The CR-V's adaptive cruise control works well, as does the lane keeping function. Overall, the advanced driver aids are well calibrated to many different conditions.

How’s the storage?

8.5
The CR-V Hybrid offers 33.2 cubic feet of cargo capacity, which is good for the class. But it doesn't quite match the space on offer in the RAV4 Hybrid (37.5 cubic feet) or non-hybrid CR-V (39.2 cubes). Of course, 60/40-split folding rear seats increase the capacity and flexibility of the CR-V Hybrid. Lowering the seats is easy, and the seats fold relatively flat, but they're a bit heavy to lift back up into position.

Honda continues to impress with interior storage options. From rubber-lined hidden cubbies to various trays and pockets, both front and rear passengers should have ample room to store their personal items. Generous rear-seat space and easy-to-access anchors make installing car seats, even large ones, a breeze.

How economical is it?

7.0
The EPA's 38 mpg combined estimate (40 city/35 highway) is competitive, but real-world fuel economy in our experience is disappointing. On our standardized 115-mile mixed-driving evaluation route, the CR-V Hybrid struggled to clear 32 mpg, even with a light foot. We suspect the underpowered gasoline engine has to work too hard to keep up with traffic, and the boost from the electric motor simply isn't enough at speeds more than 45 mph.

In contrast, we had a much easier time getting close to the EPA estimates with the RAV4 Hybrid (an EPA 40 mpg combined). We even got better fuel economy on our test route with the regular non-hybrid CR-V.

Is it a good value?

7.5
The CR-V Hybrid doesn't command much of a premium over the non-hybrid version, and it comes standard with all-wheel drive. As is typical for Honda, the CR-V's build quality is unassailable, and the interior works and fits together in ways other manufacturers can't quite seem to match, especially at this price point.

The CR-V Hybrid's three-year/36,000-mile bumper-to-bumper and five-year/60,000-mile powertrain warranties are standard for the class. The hybrid components are warrantied for a strong eight years/100,000 miles, just like the RAV4 Hybrid. It's nice to see Honda offering roadside assistance to match the duration of the bumper-to-bumper warranty.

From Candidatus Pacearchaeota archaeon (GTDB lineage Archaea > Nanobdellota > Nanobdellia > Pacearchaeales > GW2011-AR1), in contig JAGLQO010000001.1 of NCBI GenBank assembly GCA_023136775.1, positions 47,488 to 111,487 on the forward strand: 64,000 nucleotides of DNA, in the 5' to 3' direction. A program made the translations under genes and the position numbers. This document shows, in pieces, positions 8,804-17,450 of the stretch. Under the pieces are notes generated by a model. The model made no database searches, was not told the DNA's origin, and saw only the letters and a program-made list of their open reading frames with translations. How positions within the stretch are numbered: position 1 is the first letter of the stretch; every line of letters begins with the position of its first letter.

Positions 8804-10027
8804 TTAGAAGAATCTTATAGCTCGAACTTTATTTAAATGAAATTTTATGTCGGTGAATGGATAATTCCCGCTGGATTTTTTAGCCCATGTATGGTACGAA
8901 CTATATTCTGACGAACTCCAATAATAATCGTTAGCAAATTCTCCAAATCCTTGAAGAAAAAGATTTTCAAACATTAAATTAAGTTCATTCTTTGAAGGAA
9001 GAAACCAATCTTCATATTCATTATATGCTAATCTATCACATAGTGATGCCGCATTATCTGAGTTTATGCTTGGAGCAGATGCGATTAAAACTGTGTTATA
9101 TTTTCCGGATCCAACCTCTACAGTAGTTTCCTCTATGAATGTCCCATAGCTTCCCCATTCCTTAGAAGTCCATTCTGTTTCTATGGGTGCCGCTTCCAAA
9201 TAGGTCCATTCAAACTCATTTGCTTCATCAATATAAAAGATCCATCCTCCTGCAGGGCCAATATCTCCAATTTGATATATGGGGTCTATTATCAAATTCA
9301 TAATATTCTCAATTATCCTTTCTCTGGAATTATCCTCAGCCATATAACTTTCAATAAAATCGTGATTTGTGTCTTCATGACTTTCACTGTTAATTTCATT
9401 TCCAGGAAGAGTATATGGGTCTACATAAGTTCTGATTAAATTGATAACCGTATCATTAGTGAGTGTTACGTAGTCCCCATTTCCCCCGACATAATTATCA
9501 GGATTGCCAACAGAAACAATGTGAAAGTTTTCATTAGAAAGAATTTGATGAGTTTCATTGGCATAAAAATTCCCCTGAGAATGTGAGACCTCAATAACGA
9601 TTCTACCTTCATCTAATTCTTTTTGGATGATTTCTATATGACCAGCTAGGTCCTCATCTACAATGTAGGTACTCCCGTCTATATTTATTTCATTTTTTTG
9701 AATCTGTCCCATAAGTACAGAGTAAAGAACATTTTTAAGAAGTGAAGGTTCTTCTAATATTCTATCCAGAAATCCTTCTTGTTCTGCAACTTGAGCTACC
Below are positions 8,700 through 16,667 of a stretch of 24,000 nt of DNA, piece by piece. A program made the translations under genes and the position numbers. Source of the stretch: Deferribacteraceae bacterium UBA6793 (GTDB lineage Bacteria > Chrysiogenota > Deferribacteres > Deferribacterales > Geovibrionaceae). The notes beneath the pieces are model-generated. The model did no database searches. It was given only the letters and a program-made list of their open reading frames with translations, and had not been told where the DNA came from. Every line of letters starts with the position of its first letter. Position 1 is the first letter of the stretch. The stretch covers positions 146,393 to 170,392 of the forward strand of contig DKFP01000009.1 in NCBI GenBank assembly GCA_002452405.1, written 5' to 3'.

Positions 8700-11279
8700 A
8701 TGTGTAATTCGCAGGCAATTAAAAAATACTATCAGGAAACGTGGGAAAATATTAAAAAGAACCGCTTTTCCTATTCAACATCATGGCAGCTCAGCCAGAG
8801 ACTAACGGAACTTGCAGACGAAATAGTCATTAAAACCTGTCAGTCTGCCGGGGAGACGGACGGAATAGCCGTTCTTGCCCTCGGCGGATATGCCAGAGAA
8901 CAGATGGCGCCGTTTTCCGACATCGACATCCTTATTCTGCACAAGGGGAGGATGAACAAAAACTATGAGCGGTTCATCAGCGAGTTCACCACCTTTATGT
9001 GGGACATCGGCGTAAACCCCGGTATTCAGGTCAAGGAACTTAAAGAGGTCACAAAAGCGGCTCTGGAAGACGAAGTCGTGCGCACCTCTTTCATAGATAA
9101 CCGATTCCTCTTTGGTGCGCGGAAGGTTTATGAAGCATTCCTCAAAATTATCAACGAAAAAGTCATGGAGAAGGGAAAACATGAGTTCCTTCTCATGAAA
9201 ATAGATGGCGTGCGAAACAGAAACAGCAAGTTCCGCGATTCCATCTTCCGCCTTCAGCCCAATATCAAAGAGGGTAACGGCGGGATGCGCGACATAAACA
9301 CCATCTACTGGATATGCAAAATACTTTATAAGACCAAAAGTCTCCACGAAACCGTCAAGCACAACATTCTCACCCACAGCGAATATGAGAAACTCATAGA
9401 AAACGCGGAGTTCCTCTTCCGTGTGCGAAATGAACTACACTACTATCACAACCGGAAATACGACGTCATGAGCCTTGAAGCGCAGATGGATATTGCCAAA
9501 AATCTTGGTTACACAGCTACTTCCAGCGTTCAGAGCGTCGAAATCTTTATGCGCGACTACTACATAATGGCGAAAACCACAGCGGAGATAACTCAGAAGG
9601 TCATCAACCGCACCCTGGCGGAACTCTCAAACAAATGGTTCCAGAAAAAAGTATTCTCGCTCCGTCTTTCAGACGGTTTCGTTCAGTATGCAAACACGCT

Wildcard

7.5
If you value practicality and refinement with a touch of efficiency, the CR-V Hybrid will likely make for a good companion. The Hybrid goes about its daily duties with near exceptional smoothness and composure, so much so that it almost starts feeling like more of a luxury car than a small Honda SUV. It provides little thrill or driving enjoyment, but the CR-V's competence can take the edge off in its own way.

Which CR-V Hybrid does Edmunds recommend?

Just as with the standard Honda CR-V, the EX trim strikes the right balance of standard features and affordability. It's a step up from the base trim and has equipment that will simply make life easier, yet its price is well within the range of the everyday buyer.

Honda CR-V Hybrid models

The 2020 CR-V Hybrid is offered in four trim levels: the LX, EX, EX-L and Touring. Each version comes with a 2.0-liter four-cylinder engine paired to a hybrid system. Combined output is 212 horsepower, and all-wheel drive is standard. Highlight features include:

LX
Starts you off with:

  • LED headlights
  • Keyless ignition and entry
  • USB port
  • Automatic climate control
  • 5-inch central infotainment display
  • Four-speaker audio system

The LX also has the Honda Sensing suite of advanced driver safety aids:

  • Adaptive cruise control (adjusts speed to maintain a constant distance between the CR-V Hybrid and the car in front)
  • Forward collision warning with automatic braking (warns you of an impending collision and applies the brakes in certain scenarios)
  • Lane keeping system (makes minor steering corrections to help keep the CR-V Hybrid centered in its lane)

EX
Adds a lot of appealing features, such as:

  • Remote engine start
  • Heated side mirrors
  • Heated front seats
  • Power driver's seat with memory settings
  • 7-inch touchscreen display
  • Apple CarPlay and Android Auto compatibility
  • Two rear USB ports
  • Dual-zone automatic climate control
  • Eight-speaker audio system

EX-L
Builds upon the EX with:

  • Heated steering wheel
  • Ambient interior lighting
  • Leather upholstery
  • Power-adjustable passenger seat